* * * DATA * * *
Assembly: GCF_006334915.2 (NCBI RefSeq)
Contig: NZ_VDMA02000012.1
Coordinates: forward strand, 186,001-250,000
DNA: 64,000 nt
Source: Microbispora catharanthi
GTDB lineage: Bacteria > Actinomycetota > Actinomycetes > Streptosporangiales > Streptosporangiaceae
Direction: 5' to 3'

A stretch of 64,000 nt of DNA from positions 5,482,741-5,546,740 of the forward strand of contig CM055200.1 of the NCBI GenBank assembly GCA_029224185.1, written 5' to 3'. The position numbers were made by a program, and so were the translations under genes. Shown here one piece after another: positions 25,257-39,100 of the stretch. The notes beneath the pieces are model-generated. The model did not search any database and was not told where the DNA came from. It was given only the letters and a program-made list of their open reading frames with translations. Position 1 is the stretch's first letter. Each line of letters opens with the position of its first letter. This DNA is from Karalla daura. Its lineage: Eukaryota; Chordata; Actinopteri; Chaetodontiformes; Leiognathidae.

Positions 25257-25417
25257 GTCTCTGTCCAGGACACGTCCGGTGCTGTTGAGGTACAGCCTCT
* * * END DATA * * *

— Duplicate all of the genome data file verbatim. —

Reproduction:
Assembly: GCF_006334915.2 (NCBI RefSeq)
Contig: NZ_VDMA02000012.1
Coordinates: forward strand, 186,001-250,000
DNA: 64,000 nt
Source: Microbispora catharanthi
GTDB lineage: Bacteria > Actinomycetota > Actinomycetes > Streptosporangiales > Streptosporangiaceae
Direction: 5' to 3'

A stretch of 64,000 nt of DNA from positions 5,482,741-5,546,740 of the forward strand of contig CM055200.1 of the NCBI GenBank assembly GCA_029224185.1, written 5' to 3'. The position numbers were made by a program, and so were the translations under genes. Shown here one piece after another: positions 25,257-39,100 of the stretch. The notes beneath the pieces are model-generated. The model did not search any database and was not told where the DNA came from. It was given only the letters and a program-made list of their open reading frames with translations. Position 1 is the stretch's first letter. Each line of letters opens with the position of its first letter. This DNA is from Karalla daura. Its lineage: Eukaryota; Chordata; Actinopteri; Chaetodontiformes; Leiognathidae.

Positions 25257-25417
25257 GTCTCTGTCCAGGACACGTCCGGTGCTGTTGAGGTACAGCCTCT